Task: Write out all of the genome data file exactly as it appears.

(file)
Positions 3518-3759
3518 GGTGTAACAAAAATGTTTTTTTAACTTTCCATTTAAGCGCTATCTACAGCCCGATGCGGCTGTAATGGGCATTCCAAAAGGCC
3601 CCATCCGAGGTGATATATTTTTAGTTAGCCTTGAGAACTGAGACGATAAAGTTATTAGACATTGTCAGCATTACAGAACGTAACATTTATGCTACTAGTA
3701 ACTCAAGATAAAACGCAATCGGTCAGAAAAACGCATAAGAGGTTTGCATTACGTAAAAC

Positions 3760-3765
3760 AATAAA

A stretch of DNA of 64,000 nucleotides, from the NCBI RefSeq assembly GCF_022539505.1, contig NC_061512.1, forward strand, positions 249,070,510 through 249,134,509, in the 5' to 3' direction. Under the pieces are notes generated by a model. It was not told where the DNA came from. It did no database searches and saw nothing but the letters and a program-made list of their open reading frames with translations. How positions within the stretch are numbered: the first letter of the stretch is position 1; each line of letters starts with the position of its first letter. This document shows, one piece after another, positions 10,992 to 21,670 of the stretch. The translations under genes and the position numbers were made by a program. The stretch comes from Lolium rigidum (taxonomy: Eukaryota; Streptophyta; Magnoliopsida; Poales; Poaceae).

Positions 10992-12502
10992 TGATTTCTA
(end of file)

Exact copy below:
Positions 3518-3759
3518 GGTGTAACAAAAATGTTTTTTTAACTTTCCATTTAAGCGCTATCTACAGCCCGATGCGGCTGTAATGGGCATTCCAAAAGGCC
3601 CCATCCGAGGTGATATATTTTTAGTTAGCCTTGAGAACTGAGACGATAAAGTTATTAGACATTGTCAGCATTACAGAACGTAACATTTATGCTACTAGTA
3701 ACTCAAGATAAAACGCAATCGGTCAGAAAAACGCATAAGAGGTTTGCATTACGTAAAAC

Positions 3760-3765
3760 AATAAA

A stretch of DNA of 64,000 nucleotides, from the NCBI RefSeq assembly GCF_022539505.1, contig NC_061512.1, forward strand, positions 249,070,510 through 249,134,509, in the 5' to 3' direction. Under the pieces are notes generated by a model. It was not told where the DNA came from. It did no database searches and saw nothing but the letters and a program-made list of their open reading frames with translations. How positions within the stretch are numbered: the first letter of the stretch is position 1; each line of letters starts with the position of its first letter. This document shows, one piece after another, positions 10,992 to 21,670 of the stretch. The translations under genes and the position numbers were made by a program. The stretch comes from Lolium rigidum (taxonomy: Eukaryota; Streptophyta; Magnoliopsida; Poales; Poaceae).

Positions 10992-12502
10992 TGATTTCTA